Charleston County leaders take first step toward safer hurricane shelters

VIDEO: Charleston County leaders take first step toward safer hurricane shelters

CHARLESTON COUNTY, S.C. (WCSC) - A plan to use schools in Dorchester County School District 2 schools for hurricane shelters is one step closer to reality.

The Charleston County Council Finance Committee passed the first reading of the measure Thursday night, according to county spokesman Shawn Smetana. The plan will next go to the full council, he said.

The county began considering options after recent calculations concluded all previously designated locations within Charleston County are not safe if a hurricane reaches Category 3 or stronger.

The Red Cross has a set standard within a six-page document that classifies which buildings can and cannot be used as hurricane shelters. Two of the main components they look at are the proximity to the water and the wind load. Jerry Zucker Middle School is one of the locations previously used as a hurricane shelter that they have now determined is not safe during a category 3 hurricane because of the wind load.

During Hurricane Dorian, officials say they experienced not only a lack of options but serious overcrowding and overuse of resources.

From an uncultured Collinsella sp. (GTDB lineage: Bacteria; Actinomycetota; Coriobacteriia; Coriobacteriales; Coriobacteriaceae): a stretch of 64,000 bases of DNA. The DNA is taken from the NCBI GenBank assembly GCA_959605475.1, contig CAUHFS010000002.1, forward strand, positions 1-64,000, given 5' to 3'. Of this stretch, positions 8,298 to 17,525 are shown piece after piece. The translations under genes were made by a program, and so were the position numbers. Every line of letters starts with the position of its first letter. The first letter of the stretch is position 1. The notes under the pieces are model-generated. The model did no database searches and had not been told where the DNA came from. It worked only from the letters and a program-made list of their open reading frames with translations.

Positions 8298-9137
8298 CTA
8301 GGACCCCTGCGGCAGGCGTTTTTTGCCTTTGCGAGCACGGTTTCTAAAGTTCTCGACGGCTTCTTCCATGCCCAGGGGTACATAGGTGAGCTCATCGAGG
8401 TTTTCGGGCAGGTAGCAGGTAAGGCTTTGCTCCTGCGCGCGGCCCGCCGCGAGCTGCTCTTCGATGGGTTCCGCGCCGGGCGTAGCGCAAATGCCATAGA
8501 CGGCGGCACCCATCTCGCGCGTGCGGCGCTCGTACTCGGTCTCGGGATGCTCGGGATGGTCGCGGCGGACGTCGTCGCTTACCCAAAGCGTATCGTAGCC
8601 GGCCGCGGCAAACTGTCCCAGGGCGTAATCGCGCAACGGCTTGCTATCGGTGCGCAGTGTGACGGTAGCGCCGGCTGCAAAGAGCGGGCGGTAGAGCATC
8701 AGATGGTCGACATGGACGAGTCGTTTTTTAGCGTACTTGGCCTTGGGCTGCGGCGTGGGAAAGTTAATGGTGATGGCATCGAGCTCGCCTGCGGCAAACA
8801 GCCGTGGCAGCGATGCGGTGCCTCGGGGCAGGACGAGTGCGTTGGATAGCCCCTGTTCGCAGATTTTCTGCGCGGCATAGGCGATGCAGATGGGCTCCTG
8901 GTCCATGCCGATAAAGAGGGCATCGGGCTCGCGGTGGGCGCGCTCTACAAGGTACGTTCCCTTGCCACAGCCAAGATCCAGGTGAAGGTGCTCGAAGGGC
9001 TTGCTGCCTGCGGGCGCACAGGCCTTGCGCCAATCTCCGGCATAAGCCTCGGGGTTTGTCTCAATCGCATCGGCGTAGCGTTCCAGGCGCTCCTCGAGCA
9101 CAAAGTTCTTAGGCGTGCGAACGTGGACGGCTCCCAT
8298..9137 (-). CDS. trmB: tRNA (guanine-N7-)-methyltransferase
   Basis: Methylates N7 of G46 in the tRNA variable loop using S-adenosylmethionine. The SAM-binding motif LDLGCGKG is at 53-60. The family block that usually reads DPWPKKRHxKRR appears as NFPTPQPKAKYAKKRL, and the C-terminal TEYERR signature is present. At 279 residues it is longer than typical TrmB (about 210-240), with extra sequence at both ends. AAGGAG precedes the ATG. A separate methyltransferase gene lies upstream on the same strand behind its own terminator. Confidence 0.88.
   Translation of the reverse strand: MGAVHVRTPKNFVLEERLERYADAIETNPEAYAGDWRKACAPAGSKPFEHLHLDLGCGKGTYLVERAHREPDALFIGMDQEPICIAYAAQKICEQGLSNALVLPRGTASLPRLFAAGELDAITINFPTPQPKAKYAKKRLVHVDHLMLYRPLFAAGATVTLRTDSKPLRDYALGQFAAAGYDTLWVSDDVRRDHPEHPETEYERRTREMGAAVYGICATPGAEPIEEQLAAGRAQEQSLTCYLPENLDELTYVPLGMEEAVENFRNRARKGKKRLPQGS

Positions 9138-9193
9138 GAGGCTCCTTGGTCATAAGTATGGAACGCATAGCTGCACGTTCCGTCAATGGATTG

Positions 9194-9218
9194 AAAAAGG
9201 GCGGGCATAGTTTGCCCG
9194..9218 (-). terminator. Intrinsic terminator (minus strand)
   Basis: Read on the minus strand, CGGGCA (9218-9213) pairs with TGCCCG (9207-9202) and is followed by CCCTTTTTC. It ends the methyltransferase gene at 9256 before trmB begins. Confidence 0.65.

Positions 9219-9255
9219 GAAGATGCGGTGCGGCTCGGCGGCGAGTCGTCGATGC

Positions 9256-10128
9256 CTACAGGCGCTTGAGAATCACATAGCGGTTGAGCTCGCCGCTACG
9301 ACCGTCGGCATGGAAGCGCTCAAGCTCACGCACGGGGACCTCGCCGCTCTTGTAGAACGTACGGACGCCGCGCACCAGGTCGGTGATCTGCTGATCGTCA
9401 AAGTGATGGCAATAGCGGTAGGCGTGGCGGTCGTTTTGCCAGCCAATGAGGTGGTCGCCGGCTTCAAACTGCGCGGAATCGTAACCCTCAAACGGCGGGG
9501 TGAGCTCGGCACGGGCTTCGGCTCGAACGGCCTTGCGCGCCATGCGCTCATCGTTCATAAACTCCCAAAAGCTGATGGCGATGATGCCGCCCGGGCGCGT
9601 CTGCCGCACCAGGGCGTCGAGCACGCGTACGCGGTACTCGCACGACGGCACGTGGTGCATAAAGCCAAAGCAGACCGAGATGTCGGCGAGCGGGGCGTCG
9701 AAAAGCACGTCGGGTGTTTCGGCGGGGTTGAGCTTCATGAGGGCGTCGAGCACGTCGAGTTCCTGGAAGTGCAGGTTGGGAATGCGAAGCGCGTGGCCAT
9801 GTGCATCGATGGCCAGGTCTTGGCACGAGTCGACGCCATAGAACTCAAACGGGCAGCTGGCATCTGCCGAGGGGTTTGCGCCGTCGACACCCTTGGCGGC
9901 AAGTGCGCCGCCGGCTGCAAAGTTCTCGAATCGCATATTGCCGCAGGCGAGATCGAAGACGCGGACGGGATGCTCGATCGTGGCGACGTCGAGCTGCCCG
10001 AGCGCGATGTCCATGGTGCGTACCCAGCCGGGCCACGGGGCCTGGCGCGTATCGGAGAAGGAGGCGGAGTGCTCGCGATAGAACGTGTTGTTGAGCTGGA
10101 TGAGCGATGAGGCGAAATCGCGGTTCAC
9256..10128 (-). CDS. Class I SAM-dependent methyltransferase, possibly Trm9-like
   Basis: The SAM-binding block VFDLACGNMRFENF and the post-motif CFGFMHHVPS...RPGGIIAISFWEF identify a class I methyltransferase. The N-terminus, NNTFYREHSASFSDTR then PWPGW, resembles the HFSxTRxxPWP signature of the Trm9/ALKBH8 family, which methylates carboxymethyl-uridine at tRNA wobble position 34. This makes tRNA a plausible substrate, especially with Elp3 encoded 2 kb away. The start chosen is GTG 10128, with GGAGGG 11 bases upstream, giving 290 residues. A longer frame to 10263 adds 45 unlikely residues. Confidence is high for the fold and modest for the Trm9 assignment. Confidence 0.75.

“It was an issue the last time we had an emergency,” Councilman Herbert Sass said. “We had to transport some people further out of town, and so that means they are on the road longer. It costs more money to transport them. It costs more money for them to get up there if they are driving their own car to the shelters.”

If passed, it will be heard by the Charleston County Council. They are looking to solidify plans before the start of the upcoming hurricane season.

Council members also say they play to look at the cost, if any, that could fall on DD2 schools.

“If they can’t get to the shelter, they aren’t going to go,” Sass said. “If they don’t go to the shelter, something bad could happen to them. When people don’t have a safe place to stay in a hurricane they need to go somewhere. We want to encourage them to go someplace safe. So we don’t want them to be in harms way.”

The Red Cross would also like to remind people that shelters do come as a last resort, and it is best to evacuate on your own if you can.

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